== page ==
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Analyzing attacks using the Exchange vulnerabilities CVE-2022-41040 and CVE-2022-41082

October 1st, 2022 No comments

Microsoft is aware of limited targeted attacks using two reported zero-day vulnerabilities affecting Microsoft Exchange Server 2013, Exchange Server 2016, and Exchange Server 2019. The first one, identified as CVE-2022-41040, is a server-side request forgery (SSRF) vulnerability, while the second one, identified as CVE-2022-41082, allows remote code execution (RCE) when Exchange PowerShell is accessible to the attacker. Refer to the Microsoft Security Response Center blog for the mitigation guidance regarding these vulnerabilities.  

CVE-2022-41040 can enable an authenticated attacker to remotely trigger CVE-2022-41082. However, authenticated access to the vulnerable Exchange Server is necessary to successfully exploit either vulnerability, and they can be used separately.

Microsoft Defender Antivirus and Microsoft Defender for Endpoint detect post-exploitation malware and activity associated with these attacks. Microsoft also released a script, available at https://aka.ms/eomtv2, to apply the mitigations for the SSRF vector CVE-2022-41040 to on-premises Exchange servers.

Microsoft will continue to monitor threats that take advantage of these vulnerabilities and take necessary response actions to protect customers.

Analysis of observed activity

Attacks using Exchange vulnerabilities prior to public disclosure

MSTIC observed activity related to a single activity group in August 2022 that achieved initial access and compromised Exchange servers by chaining CVE-2022-41040 and CVE-2022-41082 in a small number of targeted attacks. These attacks installed the Chopper web shell to facilitate hands-on-keyboard access, which the attackers used to perform Active Directory reconnaissance and data exfiltration. Microsoft observed these attacks in fewer than 10 organizations globally. MSTIC assesses with medium confidence that the single activity group is likely to be a state-sponsored organization.

Microsoft researchers were investigating these attacks to determine if there was a new exploitation vector in Exchange involved when the Zero Day Initiative (ZDI) disclosed CVE-2022-41040 and CVE-2022-41082 to Microsoft Security Response Center (MSRC) in September 2022.

Diagram of the attacks using Exchange vulnerabilities CVE-2022-41040 and CVE-2022-41082
Figure 1: Diagram of attacks using Exchange vulnerabilities CVE-2022-41040 and CVE-2022-21082

Observed activity after public disclosure

On September 28, 2022, GTSC released a blog disclosing an exploit previously reported to Microsoft via the Zero Day Initiative and detailing its use in an attack in the wild. Their blog details one example of chained exploitation of CVE-2022-41040 and CVE-2022-41082 and discusses the exploitation details of CVE-2022-41040. It is expected that similar threats and overall exploitation of these vulnerabilities will increase, as security researchers and cybercriminals adopt the published research into their toolkits and proof of concept code becomes available.

While these vulnerabilities require authentication, the authentication needed for exploitation can be that of a standard user. Standard user credentials can be acquired via many different attacks, such as password spray or purchase via the cybercriminal economy. Prior Exchange vulnerabilities that require authentication have been adopted into the toolkits of attackers who deploy ransomware, and these vulnerabilities are likely to be included in similar attacks due to the highly privileged access Exchange systems confer onto an attacker.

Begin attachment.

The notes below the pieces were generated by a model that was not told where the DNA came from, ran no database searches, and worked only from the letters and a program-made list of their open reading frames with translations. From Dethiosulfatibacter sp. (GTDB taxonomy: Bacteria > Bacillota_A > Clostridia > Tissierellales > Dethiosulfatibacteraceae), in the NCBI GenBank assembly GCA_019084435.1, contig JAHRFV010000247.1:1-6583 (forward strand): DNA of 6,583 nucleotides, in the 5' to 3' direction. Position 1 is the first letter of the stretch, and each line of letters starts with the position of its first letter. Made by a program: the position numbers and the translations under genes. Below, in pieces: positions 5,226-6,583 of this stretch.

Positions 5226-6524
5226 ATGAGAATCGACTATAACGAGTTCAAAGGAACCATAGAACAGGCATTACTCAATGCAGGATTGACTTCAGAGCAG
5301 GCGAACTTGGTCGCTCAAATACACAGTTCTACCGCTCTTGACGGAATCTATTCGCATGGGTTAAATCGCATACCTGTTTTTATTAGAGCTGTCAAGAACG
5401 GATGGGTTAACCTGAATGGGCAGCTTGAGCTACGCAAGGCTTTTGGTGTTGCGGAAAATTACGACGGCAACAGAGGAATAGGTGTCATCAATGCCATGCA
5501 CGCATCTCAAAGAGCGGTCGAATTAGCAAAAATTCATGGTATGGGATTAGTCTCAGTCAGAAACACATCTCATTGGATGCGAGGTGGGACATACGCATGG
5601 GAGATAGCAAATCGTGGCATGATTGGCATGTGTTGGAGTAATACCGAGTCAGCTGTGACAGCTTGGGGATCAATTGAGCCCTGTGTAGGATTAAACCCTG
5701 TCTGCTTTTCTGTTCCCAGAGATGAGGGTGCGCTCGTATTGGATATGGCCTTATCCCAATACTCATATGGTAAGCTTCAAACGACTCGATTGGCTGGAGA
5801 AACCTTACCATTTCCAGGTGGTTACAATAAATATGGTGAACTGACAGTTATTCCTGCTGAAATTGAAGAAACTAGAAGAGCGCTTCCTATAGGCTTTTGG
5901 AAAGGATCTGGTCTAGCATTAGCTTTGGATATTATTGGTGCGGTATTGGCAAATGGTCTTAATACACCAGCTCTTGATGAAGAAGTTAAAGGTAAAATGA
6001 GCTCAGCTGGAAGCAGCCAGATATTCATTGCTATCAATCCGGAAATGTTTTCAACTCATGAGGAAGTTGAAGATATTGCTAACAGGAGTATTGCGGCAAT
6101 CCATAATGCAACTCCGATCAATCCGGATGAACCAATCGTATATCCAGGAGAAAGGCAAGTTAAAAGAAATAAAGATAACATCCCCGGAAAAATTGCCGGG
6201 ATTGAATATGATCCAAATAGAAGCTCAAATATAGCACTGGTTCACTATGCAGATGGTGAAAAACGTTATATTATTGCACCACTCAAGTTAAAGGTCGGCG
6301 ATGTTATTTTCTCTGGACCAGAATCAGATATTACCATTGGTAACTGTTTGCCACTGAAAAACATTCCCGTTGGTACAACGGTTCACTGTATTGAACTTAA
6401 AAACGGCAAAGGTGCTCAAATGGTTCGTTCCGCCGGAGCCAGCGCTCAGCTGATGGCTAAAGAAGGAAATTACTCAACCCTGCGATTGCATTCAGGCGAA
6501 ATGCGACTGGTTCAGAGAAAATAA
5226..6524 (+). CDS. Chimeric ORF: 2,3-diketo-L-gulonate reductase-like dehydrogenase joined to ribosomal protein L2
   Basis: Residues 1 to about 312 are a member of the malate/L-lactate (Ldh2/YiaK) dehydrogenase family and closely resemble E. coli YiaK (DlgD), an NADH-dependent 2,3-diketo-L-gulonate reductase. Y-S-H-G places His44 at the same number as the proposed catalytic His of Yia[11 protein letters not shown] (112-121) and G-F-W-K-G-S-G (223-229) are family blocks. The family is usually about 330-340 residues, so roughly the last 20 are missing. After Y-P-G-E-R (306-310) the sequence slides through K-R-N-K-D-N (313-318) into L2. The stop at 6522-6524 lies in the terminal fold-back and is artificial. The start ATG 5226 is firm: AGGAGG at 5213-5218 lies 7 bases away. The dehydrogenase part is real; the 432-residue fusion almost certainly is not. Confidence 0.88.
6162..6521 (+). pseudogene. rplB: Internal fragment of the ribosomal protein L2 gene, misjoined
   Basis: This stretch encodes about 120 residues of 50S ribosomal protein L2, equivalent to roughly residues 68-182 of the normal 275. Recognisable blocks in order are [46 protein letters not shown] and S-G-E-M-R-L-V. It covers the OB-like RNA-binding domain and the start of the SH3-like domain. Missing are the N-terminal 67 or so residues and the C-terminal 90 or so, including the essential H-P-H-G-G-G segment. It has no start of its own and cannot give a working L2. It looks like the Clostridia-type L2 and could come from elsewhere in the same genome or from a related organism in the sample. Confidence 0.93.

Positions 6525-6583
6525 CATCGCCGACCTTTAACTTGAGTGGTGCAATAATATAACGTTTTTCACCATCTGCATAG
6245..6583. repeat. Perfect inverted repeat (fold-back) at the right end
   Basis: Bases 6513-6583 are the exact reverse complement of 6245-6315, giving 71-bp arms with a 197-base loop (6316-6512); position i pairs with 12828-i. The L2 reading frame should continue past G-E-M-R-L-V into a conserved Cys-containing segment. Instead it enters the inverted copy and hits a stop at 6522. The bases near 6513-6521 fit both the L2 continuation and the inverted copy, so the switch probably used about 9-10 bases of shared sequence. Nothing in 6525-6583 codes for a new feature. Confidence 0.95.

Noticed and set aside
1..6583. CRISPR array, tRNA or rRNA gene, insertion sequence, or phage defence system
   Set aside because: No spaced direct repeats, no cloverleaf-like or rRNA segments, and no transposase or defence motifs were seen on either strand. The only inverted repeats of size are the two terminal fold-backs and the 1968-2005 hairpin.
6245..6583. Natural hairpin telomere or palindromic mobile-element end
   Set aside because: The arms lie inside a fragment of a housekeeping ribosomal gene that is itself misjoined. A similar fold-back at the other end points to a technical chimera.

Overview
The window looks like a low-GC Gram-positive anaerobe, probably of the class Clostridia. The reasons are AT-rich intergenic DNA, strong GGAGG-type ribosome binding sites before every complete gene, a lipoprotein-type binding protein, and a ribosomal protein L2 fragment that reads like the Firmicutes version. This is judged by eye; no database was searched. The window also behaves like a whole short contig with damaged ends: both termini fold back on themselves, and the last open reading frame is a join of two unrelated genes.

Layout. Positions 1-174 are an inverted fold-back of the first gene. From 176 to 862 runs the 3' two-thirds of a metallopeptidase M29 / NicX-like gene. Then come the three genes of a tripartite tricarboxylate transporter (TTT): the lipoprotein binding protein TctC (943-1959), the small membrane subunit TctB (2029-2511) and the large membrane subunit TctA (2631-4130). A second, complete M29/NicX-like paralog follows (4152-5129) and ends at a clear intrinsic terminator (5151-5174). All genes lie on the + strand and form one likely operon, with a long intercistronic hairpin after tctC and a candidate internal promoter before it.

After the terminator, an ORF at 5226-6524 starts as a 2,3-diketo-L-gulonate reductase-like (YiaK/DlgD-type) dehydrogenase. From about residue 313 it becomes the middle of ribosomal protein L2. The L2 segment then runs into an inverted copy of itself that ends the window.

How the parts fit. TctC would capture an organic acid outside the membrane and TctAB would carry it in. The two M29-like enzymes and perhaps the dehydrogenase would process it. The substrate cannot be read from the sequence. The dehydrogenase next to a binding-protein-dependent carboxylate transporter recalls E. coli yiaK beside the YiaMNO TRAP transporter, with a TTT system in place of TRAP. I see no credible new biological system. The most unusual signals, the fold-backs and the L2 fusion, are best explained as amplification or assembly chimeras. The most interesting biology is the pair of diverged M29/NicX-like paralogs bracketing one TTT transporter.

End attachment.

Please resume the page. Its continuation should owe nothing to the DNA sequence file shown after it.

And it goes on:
Mitigation

Microsoft Exchange Online customers do not need to take any action. On-premises Microsoft Exchange customers should review and apply the URL Rewrite Instructions in our Microsoft Security Response Center post. Microsoft has released a script to apply these mitigations against the SSRF vulnerability CVE-2022-41040, available at https://aka.ms/eomtv2 . Microsoft has confirmed that the URL Rewrite Instructions discussed publicly can break current attack chains.

Microsoft Exchange Server customers using Microsoft 365 Defender are advised to follow this checklist:

  • Turn on cloud-delivered protection in Microsoft Defender Antivirus or the equivalent for your antivirus product to cover rapidly evolving attacker tools and techniques. Cloud-based machine learning protections block a huge majority of new and unknown variants.
  • Turn on tamper protection features to prevent attackers from stopping security services.
  • Run EDR in block mode so that Microsoft Defender for Endpoint can block malicious artifacts, even when your non-Microsoft antivirus doesn’t detect the threat or when Microsoft Defender Antivirus is running in passive mode. EDR in block mode works behind the scenes to remediate malicious artifacts that are detected post-breach.
  • Enable network protection to prevent applications or users from accessing malicious domains and other malicious content on the internet.
  • Enable investigation and remediation in full automated mode to allow Microsoft Defender for Endpoint to take immediate action on alerts to resolve breaches, significantly reducing alert volume.
  • Use device discovery to increase your visibility into your network by finding unmanaged devices on your network and onboarding them to Microsoft Defender for Endpoint.

As these vulnerabilities require successful authentication, assessing that MFA policies are applied across all accounts and confirming legacy authentication is disabled could help mitigate the threat by preventing an attacker with stolen credentials from fully authenticating against Exchange.